Parental influence on the cardiovascular health and body composition of homeschool children (pp. 305-311)
Authors: David A Wachob and Robert E Alman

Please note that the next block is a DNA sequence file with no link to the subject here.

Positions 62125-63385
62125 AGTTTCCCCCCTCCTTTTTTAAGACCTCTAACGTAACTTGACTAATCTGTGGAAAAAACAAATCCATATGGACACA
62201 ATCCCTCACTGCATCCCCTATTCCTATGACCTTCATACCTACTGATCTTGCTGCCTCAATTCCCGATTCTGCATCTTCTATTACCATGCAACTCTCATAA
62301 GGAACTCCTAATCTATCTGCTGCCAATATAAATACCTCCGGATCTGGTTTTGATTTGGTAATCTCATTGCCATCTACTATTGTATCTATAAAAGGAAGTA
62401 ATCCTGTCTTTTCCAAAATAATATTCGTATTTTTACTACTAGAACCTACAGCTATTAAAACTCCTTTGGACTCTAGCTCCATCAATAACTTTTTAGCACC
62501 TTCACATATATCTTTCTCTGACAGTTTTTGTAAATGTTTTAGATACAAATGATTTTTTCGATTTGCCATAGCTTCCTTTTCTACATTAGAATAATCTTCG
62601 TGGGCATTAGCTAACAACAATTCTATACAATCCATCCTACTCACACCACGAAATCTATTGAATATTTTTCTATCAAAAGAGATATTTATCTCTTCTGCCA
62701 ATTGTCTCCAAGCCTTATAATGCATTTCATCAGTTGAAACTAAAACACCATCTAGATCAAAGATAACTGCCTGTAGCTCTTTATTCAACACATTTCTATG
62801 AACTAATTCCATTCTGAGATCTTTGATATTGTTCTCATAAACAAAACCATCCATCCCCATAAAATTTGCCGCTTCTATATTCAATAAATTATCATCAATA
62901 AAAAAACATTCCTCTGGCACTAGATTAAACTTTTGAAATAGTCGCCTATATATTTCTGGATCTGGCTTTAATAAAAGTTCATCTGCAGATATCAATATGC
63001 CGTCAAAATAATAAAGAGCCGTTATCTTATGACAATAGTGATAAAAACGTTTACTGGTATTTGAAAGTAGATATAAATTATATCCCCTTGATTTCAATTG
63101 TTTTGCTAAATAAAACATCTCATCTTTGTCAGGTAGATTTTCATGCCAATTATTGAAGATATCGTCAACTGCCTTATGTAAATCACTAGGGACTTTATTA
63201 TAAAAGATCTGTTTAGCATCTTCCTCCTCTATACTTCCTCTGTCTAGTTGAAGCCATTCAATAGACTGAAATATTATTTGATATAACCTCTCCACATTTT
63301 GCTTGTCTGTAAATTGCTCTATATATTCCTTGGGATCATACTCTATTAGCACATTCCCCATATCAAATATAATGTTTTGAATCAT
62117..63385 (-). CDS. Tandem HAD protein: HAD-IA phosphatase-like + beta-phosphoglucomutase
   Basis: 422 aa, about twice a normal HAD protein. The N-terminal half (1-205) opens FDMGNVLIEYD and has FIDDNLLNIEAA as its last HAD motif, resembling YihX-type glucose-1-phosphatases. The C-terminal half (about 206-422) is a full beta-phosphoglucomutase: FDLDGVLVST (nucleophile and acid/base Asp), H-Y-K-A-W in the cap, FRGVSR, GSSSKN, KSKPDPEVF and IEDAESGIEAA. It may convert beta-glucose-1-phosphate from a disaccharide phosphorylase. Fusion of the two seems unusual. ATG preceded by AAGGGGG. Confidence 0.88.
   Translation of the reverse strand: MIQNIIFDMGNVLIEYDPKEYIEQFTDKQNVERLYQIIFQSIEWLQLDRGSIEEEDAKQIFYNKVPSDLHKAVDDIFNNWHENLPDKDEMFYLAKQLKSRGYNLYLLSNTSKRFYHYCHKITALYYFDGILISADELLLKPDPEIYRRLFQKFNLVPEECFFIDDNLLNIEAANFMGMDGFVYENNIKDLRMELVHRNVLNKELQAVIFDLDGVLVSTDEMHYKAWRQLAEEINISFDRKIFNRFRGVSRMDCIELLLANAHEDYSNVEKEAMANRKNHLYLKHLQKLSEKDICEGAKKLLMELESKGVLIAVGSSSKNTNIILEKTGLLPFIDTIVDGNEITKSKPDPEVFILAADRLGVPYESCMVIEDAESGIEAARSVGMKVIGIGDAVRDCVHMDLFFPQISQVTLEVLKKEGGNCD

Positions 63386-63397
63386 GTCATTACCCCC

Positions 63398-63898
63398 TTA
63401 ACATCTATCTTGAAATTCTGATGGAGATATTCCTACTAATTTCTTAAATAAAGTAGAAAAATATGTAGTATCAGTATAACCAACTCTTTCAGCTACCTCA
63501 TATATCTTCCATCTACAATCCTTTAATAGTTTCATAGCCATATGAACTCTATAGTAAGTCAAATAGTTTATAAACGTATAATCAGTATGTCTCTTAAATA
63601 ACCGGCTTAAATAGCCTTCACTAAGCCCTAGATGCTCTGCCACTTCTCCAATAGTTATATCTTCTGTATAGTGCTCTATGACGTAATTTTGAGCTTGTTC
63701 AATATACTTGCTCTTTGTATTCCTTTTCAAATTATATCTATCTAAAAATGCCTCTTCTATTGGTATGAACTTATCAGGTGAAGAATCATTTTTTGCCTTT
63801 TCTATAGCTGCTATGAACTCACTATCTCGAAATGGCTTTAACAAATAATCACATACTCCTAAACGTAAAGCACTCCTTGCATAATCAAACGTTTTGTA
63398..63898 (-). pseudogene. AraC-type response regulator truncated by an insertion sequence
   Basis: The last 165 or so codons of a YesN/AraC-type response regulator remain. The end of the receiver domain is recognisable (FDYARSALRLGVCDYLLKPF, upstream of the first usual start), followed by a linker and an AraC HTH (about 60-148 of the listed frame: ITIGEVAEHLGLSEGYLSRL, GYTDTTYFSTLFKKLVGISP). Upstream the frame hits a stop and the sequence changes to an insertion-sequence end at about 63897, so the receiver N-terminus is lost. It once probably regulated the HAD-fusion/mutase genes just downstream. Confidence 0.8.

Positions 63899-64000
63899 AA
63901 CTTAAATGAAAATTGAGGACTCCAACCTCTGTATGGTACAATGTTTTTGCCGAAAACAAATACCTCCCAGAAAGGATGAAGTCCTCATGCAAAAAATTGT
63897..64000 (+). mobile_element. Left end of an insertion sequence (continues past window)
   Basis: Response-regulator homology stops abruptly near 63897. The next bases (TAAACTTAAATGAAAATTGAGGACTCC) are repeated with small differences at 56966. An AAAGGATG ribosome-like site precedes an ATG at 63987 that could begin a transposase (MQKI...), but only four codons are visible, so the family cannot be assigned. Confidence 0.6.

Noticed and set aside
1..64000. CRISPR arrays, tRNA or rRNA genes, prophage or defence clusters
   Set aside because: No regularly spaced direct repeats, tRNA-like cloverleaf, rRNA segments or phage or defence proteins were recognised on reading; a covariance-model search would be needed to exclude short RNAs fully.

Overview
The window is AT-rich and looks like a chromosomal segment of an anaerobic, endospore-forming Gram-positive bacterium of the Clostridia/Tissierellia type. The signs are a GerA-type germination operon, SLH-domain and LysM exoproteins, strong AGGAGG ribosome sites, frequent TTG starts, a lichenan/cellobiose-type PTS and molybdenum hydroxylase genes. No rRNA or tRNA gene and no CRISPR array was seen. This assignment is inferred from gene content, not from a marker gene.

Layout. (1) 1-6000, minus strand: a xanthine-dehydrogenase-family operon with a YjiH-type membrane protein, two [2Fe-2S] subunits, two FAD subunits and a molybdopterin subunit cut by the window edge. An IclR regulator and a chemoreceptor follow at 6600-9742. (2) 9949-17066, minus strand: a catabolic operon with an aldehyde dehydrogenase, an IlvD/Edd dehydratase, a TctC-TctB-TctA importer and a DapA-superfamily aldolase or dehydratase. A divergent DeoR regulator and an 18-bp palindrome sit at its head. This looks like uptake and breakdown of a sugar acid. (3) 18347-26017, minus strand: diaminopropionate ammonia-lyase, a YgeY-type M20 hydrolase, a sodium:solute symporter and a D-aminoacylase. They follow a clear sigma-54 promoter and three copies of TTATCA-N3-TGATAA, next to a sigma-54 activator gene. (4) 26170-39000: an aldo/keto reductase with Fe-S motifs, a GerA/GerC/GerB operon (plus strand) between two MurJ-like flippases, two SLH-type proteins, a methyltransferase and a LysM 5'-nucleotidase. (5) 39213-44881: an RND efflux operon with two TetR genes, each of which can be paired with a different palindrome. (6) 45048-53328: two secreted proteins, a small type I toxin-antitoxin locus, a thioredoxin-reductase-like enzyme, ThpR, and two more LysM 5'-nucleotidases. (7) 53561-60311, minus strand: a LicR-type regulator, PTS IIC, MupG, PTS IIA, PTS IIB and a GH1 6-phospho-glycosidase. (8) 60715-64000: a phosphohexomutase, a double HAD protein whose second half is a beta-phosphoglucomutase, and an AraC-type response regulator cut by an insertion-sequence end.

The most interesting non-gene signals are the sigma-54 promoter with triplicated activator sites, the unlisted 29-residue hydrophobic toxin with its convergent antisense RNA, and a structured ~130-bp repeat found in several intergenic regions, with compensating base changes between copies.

Abstract: It has been well established that parents can influence their childrenís physical activity levels and health status. These findings often report on public school children and their parents due to the easy access to this population. However, due to the structure of home education, collecting data on this group is often difficult and is underrepresented in the literature. Objective: The purpose of this study was to determine the relationship between the cardiovascular health and body composition within homeschooling families. Study group: Homeschooling children and their primary caregiver. Method: 30 children were tested to determine their cardiovascular health (VO2 Max) and body composition (BMI and body fat %). Those results were then compared to their parent-teacherís (n=14) cardiovascular health (VO2 Max), and body composition (BMI and body fat %). Relationships were determined by comparing mean scores, and by running Pearsonís correlation tests when controlling for each family group. Results: General comparisons within each family group revealed moderate correlations between VO2 levels (r = .599, p < .01); BMI (r = .743, p < .01); and body fat (r =.616, p < .01). Furthermore, when comparing the parentsí health status to their children it was determined that moderate relationships were found between the two groupsí VO2 levels (r =.667, p < .01), BMI (r = .663, p < .01), and body fat (r = .451, p < .01). Conclusion: The parent-teacherís health status is a notable variable when determining factors that influence homeschooling childrenís cardiovascular health and body composition.